On the other hand, if the trigger determines that the user lacks authority to alter the specially protected field, but that the field being altered is other than a specially protected field, the trigger still will not prevent alteration, but typically will not return a special return code. In this case, it may still be necessary to fire the trigger each time, because the user may later attempt to alter one of the protected fields. However, there could be other things the trigger could examine to determine whether it is necessary to fire again. For example, depending on the execution environment, if the trigger can determine that the application or the interface being used is unable to access the specially protected field, it may be safe to return a special return code and disable further firing of the trigger.

FIG. 4 is a flow diagram illustrating at a high level the execution of a process which invokes a database function within computer system 100, according to the preferred embodiment. In some operating environments, a “process” may be referred to as a “task” or by some other name. Referring to FIG. 4, a process is initiated in a conventional manner (block 401). Typically, OS kernel 201 creates any necessary entries for managing processes in its internal data structures, assigns default process parameters, and so forth. In particular, OS kernel 201 allocates a state data area 221 to the new process.

After initiation, the process executes, represented as block 402. Block 402 represents at a high level any arbitrary degree of process complexity, and could involve a single or multiple threads of execution, multiple called procedures to an arbitrary stack depth, and so forth. Process execution may involve a user application such as user applications 203-204, or may be a server process in communication with a client over a network which responds to client requests, or some other process. Process execution at block 402 could also involve comparatively little processing, and the database management application could be the first application invoked by the process.

At some point, the executing process invokes a function of database management application 215 (block 403). The database management application may be invoked through an application programming interface (API) intended to allow other applications to access the database, or may be invoked as a stand-alone application program itself. When a database management application function is invoked, database management application determines whether a trigger condition table 301 has been generated for the executing process. If not (the ‘N’ branch from block 404), the database management application creates a trigger condition table 222 in the state data area 221 of the executing process, and initializes it with initial flag bit values (block 405). This newly created trigger condition table is initially a copy of master trigger condition table 214, although it may later be modified.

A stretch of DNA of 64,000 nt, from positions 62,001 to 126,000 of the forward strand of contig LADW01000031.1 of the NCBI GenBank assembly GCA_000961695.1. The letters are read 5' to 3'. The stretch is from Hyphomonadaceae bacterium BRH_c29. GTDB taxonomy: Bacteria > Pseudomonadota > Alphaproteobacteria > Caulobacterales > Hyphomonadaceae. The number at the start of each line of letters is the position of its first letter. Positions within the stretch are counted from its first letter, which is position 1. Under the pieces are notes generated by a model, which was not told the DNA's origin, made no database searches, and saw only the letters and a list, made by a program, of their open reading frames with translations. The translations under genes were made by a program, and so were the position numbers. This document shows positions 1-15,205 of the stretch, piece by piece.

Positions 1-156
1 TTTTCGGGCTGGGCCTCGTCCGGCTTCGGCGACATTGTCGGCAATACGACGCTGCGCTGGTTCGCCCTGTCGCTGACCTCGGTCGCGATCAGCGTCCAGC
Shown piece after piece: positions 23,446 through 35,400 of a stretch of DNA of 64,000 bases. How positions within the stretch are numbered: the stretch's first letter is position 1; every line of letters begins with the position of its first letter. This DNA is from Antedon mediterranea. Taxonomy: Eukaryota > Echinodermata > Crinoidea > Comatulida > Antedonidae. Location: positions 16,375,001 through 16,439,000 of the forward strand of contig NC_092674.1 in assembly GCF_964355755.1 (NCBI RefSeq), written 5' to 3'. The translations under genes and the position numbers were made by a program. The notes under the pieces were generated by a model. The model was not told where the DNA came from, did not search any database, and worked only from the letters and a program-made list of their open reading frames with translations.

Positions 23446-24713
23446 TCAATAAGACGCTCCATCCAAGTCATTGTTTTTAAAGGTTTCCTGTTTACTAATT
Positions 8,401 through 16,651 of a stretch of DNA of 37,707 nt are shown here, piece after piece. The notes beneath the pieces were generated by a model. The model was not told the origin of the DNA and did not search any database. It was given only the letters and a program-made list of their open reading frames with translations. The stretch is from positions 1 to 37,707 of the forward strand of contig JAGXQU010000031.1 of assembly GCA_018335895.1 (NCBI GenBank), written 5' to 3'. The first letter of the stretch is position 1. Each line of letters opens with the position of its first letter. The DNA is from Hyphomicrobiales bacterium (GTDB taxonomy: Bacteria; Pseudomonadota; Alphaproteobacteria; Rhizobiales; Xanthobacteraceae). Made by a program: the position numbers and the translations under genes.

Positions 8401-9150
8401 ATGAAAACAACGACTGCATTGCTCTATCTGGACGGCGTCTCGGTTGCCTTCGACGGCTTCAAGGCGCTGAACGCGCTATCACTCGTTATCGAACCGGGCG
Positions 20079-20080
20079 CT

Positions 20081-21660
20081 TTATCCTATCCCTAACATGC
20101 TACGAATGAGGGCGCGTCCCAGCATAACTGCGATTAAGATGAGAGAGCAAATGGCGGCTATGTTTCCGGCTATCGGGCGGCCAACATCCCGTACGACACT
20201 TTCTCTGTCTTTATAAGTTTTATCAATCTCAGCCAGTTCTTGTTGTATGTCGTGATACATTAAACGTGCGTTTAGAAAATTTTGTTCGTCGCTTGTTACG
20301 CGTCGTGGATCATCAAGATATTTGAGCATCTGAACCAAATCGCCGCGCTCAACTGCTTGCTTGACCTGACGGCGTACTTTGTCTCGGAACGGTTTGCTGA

The database management function that was invoked then continues to execute to completion. This is represented in FIG. 4 as block 406, and is shown and described in greater detail in FIG. 5.

Referring to FIG. 5, the database function is performed by executing code within database management system 215 and/or external procedures called by it, represented as blocks 501, 505, 509 and 513. Any of blocks 501, 505, 509 and 513 could represent any arbitrary degree of process complexity, and could involve a single or multiple threads of execution, multiple called procedures to an arbitrary stack depth, and so forth.

At some point, a code path is taken which causes a trigger check to be encountered, represented as blocks 502, 506 and 510. A trigger check is preferably one or more in-line instructions which access a corresponding flag bit of the trigger condition table 222 for the executing process, and branch to invoke the trigger engine if the flag is set (the ‘Y’ branch from blocks 503, 507 and 511). Each trigger check within the code maps to a corresponding row 302 of the trigger condition table 222, the flag bit in the all triggers column 304 of the corresponding row being checked. Depending on the instruction set architecture, it may be possible to accomplish the trigger check in a single instruction, although more typically several instructions will be required. However, since the instructions are preferably in-line, the check itself requires very little resource, so long as the ‘N’ branch is taken from blocks 503, 507 or 511.

The invoked database function continues execution until done, represented by block 513. Trigger checks may be performed an arbitrary number of times; although three trigger checks are depicted in FIG. 5 for illustrative purposes, many execution instances of database functions incur a far greater number of trigger checks.

If any trigger check is performed and the corresponding flag bit is set (the ‘Y’ branch from block 503, 507 or 511), the executing database function invokes the database trigger engine 218 to fire one or more triggers. This is represented at a high level as blocks 504, 508 and 512 of FIG. 5, and shown in greater detail in FIG. 6.

Referring to FIG. 6, the trigger engine is called (block 601), at least one of the call parameters being the condition which caused the trigger engine to be invoked. Invoking the trigger engine generally involves some overhead. The trigger engine will generally be contained in a module separate from the function which called it, although this is not necessarily the case. Upon being called, the trigger engine accesses the row 302 of trigger condition table 222 corresponding to the condition which caused it to be invoked (block 602). An index variable N is initialized to 1.